Do We Get More Fragile With Age?

This is a great question we get on a regular basis from the patients we see.  Unfortunately, the answer to the question is yes.  Time takes its toll on the human body.  That’s true no matter how much you exercise, or how healthy your lifestyle is. Many of the impacts your body suffers as you get older makes you more fragile.

Here’s a quick overview of what you have to look forward to:

  • In your spine, over time, you’re likely to see the growth of bone spurs. Your vertebrae will begin to lose minerals, making them thinner.  Between each of your vertebrae, you have a disk that serves as a kind of cushion.  As you get older, these disks lose fluid and become thinner, making it more likely that you’ll begin to suffer chronic back pain.
  • Just like your vertebrae begin to lose their mineral content, the same thing happens to every other bone in your body, making them thinner, more brittle, and thus, more easily broken.
  • As you age, you begin to lose muscle mass which also serves to make you increasingly frail and fragile. The muscle mass you have remaining is also less toned, and as these problems worsen, you’re simply not able to move around with the freedom you once did.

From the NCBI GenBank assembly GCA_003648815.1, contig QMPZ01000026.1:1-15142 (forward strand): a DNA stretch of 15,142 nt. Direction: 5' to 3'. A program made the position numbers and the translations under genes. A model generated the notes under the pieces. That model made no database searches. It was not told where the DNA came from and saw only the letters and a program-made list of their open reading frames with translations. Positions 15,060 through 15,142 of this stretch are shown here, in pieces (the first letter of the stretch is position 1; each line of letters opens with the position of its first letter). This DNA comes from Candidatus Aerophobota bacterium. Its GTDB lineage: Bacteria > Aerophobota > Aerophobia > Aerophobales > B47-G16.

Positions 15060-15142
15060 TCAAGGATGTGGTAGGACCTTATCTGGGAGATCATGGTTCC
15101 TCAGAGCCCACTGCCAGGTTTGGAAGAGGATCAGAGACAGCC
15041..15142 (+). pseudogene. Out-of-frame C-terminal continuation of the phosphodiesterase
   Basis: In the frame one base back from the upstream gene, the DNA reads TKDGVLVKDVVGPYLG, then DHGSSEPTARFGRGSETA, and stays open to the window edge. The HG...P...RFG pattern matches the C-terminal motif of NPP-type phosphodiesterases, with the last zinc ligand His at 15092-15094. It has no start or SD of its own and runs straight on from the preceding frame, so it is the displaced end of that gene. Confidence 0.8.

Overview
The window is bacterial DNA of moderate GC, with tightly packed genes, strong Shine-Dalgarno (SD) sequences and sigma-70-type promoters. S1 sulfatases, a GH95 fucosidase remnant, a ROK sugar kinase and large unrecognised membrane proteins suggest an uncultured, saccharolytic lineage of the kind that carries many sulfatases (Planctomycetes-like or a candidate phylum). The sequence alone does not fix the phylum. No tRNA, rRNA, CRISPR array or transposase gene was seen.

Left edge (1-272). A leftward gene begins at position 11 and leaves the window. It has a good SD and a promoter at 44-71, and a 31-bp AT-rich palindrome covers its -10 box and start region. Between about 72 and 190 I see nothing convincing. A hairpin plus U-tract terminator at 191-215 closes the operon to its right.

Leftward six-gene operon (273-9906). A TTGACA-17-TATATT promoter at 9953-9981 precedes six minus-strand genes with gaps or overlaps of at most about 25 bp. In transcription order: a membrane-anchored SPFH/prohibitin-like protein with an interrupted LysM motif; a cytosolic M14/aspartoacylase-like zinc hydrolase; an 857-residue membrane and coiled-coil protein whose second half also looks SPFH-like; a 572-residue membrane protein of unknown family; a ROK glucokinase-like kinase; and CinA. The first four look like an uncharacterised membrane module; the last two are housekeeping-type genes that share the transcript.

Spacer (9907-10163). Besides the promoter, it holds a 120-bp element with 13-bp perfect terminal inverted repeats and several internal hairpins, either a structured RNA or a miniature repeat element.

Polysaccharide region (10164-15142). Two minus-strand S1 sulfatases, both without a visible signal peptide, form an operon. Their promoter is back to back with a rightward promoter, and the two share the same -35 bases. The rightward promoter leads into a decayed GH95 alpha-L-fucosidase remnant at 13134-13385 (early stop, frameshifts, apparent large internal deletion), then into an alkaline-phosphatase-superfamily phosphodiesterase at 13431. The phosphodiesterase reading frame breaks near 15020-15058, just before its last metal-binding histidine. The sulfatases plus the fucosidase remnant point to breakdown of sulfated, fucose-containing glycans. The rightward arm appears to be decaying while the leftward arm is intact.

• The joints in your body are lubricated by fluid, and like the fluid in the disks in your back, this slowly drains away, which can lead to pain and stiffness caused by increasing levels of inflammation.

Unfortunately, there’s no cure for old age.  It’s coming for all of us, so while there are things you can do to postpone the effects described above, at this point, there’s simply no way to stop it from happening.  Old age isn’t for the faint of heart!

Standing For Too Long Could Contribute To Health Issues

As you may know, sitting has been called the new smoking, and the dangers of prolonged periods of sitting have made headlines all over the web in the past couple of years.  A new study looks at a very different problem and highlights the dangers of too much time spent standing.

We often hear how just about everyone these days has a desk job, so it may surprise you to know that almost half of all workers worldwide are standing for up to 75 percent of their work day.

Unfortunately, standing for that length of time can lead to a variety of problems, including:

  • Leg cramps
  • Fatigue
  • Back ache